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SANDRA CAREY CODY: ON MYSTERIES

May 18, 2009

Sandra Carey CodyI’m the mystery writer of the group. Why do I choose to write mysteries? One of the cliches of writing is write what you know. Good advice, but I think even better is write what you love. I’ve always loved stories where an ordinary person wins against extraordinary odds and that, at its core, is what a mystery is.

 You have the elements of any good story: suspense and the classic struggle between good and evil. I find satisfaction, both as a writer and a reader, inhabiting a world where I know justice will be served. I’m not talking about true crime, but fictional mysteries – where the bad guy always gets what’s coming to him and the good guy always emerges victorious – usually a little banged up, but bearing her (or his) scars proudly because she has righted a wrong.

 Creating those good and bad guys is the part of writing I most enjoy and it’s where I start a story. A mystery provides the perfect format to present a variety of characters and to see how they react under stress. What are the hopes and dreams of these people? What are they afraid of?

 As a writer, I have a chance to look into the heart of that ordinary person and to show what pushes her to overcome those extraordinary odds. I can also peek into the psyche of the bad guy and try to find the tipping point, that moment that makes an extreme act seem necessary. There’s nothing I would rather do. I’m not interested in world peace?  Of course, but since that’s beyond my scope, I’ll do what for me is the next best thing; I’ll write stories that acknowledge the existence of evil, but show that it can be overcome.

 

 

What Sandy’s reading now:

BETWEEN GEORGIA by Joshilyn Jackson 

 

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11 Comments leave one →
  1. May 18, 2009 1:59 PM

    I really like what you say about your joy in getting to the heart of your characters and what makes them tick. One thing I’ve learned is that to be a good writer you really need to understand a lot about psychology. You don’t need a PhD in it, but you need to be the kind of person who NOTICES things. After all, fiction is all about the human condition. I can tell by how you build your characters in your novels that you are just that kind of person!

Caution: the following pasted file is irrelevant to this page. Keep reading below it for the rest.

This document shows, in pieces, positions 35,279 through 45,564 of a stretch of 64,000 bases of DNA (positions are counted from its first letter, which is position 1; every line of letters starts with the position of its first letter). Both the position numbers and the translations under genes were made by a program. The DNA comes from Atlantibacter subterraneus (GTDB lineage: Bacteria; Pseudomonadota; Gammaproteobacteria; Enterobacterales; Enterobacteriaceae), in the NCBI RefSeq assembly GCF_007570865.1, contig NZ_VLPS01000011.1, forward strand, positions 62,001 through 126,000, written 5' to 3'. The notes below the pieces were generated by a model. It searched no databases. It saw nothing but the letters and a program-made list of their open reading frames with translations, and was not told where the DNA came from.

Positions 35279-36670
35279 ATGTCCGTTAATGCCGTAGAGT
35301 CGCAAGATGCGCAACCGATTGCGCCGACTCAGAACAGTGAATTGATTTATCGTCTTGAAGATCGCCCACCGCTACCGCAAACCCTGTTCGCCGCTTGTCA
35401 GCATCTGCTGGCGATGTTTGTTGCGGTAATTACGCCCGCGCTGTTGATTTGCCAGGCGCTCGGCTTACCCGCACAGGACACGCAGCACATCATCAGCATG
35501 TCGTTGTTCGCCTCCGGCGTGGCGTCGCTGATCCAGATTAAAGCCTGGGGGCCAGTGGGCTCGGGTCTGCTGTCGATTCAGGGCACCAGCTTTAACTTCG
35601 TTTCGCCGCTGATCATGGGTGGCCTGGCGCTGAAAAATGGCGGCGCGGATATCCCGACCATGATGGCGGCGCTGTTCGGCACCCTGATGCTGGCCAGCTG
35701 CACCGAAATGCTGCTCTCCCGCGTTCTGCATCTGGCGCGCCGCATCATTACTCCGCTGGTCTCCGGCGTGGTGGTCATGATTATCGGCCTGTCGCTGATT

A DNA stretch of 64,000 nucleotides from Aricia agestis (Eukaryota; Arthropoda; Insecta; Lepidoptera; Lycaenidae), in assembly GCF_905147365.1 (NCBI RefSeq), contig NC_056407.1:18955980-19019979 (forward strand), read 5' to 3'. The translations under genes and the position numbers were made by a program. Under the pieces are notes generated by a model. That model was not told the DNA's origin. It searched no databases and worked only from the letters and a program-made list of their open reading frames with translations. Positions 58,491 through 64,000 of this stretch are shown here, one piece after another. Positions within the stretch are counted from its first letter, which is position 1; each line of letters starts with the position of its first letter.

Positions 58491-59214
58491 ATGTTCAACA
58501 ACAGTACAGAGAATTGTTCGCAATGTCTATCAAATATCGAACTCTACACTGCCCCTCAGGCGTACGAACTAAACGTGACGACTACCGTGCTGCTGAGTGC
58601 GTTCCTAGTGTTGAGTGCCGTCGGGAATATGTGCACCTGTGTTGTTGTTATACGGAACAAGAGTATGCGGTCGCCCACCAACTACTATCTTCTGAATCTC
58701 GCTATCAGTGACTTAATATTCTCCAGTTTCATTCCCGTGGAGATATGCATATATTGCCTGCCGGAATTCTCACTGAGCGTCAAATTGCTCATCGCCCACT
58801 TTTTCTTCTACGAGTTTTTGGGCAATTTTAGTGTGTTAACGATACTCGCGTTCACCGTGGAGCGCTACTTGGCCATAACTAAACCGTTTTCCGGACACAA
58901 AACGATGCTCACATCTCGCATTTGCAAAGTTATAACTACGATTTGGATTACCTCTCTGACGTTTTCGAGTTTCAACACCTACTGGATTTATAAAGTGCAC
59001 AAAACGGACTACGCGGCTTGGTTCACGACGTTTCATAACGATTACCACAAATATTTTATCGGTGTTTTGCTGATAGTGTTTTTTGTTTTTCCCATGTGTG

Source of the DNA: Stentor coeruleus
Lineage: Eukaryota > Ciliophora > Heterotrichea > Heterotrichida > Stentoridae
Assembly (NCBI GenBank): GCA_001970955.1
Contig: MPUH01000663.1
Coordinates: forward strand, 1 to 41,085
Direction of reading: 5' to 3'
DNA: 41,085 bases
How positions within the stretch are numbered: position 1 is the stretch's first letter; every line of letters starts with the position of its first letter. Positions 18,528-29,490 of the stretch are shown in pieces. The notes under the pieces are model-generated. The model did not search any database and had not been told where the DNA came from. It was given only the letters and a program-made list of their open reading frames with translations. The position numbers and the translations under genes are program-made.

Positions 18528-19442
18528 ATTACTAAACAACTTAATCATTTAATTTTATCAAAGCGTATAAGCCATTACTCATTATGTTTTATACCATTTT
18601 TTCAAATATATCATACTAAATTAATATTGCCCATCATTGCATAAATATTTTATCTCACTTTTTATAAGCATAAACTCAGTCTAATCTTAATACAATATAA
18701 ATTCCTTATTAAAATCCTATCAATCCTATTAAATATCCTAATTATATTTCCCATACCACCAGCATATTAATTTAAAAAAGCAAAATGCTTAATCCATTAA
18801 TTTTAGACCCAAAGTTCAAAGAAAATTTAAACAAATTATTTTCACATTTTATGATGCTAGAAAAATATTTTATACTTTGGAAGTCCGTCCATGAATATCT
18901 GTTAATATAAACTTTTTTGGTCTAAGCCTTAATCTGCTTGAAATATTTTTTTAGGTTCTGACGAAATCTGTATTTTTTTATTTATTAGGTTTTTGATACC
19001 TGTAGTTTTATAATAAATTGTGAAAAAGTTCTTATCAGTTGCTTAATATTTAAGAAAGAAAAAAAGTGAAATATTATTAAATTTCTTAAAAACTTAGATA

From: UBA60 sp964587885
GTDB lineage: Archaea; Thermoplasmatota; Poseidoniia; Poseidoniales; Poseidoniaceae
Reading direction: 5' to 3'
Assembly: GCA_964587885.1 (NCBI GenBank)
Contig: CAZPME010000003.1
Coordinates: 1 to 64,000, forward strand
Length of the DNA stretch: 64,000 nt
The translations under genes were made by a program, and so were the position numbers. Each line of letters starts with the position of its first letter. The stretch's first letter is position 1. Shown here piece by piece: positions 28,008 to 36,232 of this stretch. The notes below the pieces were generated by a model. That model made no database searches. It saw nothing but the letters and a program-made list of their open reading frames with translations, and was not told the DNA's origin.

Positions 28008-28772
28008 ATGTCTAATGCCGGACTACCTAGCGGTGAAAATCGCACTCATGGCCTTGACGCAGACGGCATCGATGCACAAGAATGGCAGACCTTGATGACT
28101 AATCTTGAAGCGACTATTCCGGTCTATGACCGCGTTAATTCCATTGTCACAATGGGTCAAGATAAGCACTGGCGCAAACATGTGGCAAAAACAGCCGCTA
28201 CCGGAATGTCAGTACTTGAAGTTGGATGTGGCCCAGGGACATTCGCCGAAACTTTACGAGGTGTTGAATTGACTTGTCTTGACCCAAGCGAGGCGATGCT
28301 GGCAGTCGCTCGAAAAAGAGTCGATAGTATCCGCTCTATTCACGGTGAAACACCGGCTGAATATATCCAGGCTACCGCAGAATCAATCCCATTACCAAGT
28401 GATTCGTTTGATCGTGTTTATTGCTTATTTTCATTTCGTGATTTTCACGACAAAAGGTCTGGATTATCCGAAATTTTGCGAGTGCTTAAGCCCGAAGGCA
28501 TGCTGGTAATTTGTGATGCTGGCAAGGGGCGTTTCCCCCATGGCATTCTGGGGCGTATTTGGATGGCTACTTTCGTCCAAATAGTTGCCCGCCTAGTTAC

2. May 18, 2009 5:23 PM

    Sandy,
    Great post. I like the ‘writing what you love’. I love mysteries…never had the courage to try writing one. Your post is encouraging.

    Also like the ‘knowing people/characters’ comment.

    Thanks for reminding the Avaloners you were here!

  3. May 18, 2009 7:14 PM

    Thanks, Gretchen and Carol, for your comments. I think NOTICING the little things is what makes any story come alive.

  4. May 18, 2009 7:34 PM

    Sandy, great post. Write what you love is great advice. Also, finding what works for you as a writer as far as a routine goes is important too. If you’re not an outliner, but write character driven novels, relish your own style. And I agree with you…though at times the process is frustrating, remember to have fun!

  5. May 19, 2009 12:16 AM

    the bad guy always gets what’s coming to him and the good guy always emerges victorious – usually a little banged up, but bearing her (or his) scars proudly because she has righted a wrong.
    I totally agree with you Cody. One of the great joys of writing for me too is to be able to create a world in which the bad guy is punished and the good guy emerges victorious. I love happy endings even if I know I made them up.
    Happy writing

    Carmen Ferreiro-Esteban
    Author of Two Moon Princess
    http://www.carmenferreiroesteban.com

  6. May 19, 2009 1:42 AM

    Thanks, Kelly and Carmen, for adding your two cents. The common thread in all of the comments seems to be how, as writers, we all have to find our own way to the joy in writing.

  7. May 19, 2009 11:30 PM

    I totally agree on ‘finding your own way.’ We could spend all day reading about how other writers do it, but in the end, we need to write what we love. I love reading mysteries, but will leave the writing to you who do it so well. Me, I’m working on a plain old novel without too many red herrings and loose ends (I hope!).

    • May 20, 2009 12:43 PM

      Thanks for stopping by and for your good words. I’ll look forward to your “plain old novel”. Having read your other writing, I expect great things. Let us know when it’s ready.

  8. May 20, 2009 12:20 PM

    You’re certainly right about every writer needing to WRITE, and find her/his own way of doing it. There’s a lot of debate among writers re: “plotters” vs. “pantzers” – whether it’s better to plot first, or just fly by the seat of your pants when writing a book. I’ve known wonderful writers in both categories!

    Joy Nash
    http://www.joynash.com
    A Little Light Magic – A Jersey Shore romance!
    coming May 26

  9. Helen Wolf permalink
    May 24, 2009 8:49 PM

    Noticing things is the secret to writing good descriptions. You have to see what you want your readers to see. Incorporating your observations into a story is the mark of a good writer. And you do it well.

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